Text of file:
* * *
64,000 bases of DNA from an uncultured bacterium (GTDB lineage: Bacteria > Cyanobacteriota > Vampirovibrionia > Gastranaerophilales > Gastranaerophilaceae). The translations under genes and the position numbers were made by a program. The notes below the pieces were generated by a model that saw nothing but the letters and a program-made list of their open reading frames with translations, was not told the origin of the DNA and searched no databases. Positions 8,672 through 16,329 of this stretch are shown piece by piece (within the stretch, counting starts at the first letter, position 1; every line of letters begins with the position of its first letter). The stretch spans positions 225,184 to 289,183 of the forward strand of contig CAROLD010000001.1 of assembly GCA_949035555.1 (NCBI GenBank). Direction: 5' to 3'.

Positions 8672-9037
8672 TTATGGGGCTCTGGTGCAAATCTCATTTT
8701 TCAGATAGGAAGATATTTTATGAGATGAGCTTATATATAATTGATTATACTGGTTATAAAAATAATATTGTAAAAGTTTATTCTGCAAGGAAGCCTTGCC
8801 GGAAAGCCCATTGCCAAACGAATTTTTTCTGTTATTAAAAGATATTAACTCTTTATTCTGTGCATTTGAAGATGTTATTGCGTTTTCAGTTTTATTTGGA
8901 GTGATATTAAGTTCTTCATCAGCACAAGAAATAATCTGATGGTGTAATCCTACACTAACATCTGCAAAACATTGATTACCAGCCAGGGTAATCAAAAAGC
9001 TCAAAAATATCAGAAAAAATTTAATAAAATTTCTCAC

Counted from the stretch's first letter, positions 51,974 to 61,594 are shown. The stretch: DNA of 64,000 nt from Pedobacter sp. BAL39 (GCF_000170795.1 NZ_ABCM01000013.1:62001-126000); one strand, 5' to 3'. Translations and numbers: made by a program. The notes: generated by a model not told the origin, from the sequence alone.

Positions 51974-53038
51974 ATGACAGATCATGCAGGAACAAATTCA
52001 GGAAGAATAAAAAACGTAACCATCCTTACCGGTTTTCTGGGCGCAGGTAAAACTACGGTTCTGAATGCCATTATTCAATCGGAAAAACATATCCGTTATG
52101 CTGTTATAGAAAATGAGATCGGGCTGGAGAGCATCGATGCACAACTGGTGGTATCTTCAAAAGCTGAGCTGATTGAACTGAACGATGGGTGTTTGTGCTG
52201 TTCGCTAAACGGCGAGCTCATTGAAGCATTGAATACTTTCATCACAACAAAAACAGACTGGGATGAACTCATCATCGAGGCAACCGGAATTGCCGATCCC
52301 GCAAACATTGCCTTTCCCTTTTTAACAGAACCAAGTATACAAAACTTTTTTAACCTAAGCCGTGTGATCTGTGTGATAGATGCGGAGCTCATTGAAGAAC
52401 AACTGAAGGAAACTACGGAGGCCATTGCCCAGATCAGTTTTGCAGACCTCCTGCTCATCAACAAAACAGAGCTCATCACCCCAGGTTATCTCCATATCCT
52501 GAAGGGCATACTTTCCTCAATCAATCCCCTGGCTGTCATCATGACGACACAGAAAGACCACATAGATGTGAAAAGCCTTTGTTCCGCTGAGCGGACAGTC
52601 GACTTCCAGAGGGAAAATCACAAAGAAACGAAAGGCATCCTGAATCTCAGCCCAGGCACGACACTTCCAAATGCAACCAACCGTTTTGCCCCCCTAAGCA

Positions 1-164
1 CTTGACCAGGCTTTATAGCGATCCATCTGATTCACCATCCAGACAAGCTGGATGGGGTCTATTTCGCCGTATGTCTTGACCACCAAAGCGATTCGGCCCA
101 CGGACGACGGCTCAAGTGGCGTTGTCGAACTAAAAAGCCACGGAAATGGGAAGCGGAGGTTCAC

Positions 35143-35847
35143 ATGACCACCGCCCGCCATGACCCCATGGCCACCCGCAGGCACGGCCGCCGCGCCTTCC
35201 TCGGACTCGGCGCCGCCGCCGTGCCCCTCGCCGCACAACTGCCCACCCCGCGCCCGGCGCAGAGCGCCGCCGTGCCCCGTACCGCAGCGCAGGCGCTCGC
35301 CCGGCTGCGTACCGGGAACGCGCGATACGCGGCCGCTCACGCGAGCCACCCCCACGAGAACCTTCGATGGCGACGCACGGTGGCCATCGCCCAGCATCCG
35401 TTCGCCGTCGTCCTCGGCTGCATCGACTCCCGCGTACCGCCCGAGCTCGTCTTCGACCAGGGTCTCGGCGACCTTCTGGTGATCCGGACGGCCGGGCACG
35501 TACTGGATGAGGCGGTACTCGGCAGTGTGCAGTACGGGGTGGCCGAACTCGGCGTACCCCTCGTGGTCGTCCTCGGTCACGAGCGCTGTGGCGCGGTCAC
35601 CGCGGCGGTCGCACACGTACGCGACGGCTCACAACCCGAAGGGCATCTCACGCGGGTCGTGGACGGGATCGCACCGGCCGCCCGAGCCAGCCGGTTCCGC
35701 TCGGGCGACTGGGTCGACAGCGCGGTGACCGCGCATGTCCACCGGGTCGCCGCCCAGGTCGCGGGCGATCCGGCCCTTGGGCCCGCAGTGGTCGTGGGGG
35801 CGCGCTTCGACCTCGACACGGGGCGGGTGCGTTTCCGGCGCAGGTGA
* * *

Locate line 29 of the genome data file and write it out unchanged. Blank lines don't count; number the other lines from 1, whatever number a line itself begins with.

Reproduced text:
35801 CGCGCTTCGACCTCGACACGGGGCGGGTGCGTTTCCGGCGCAGGTGA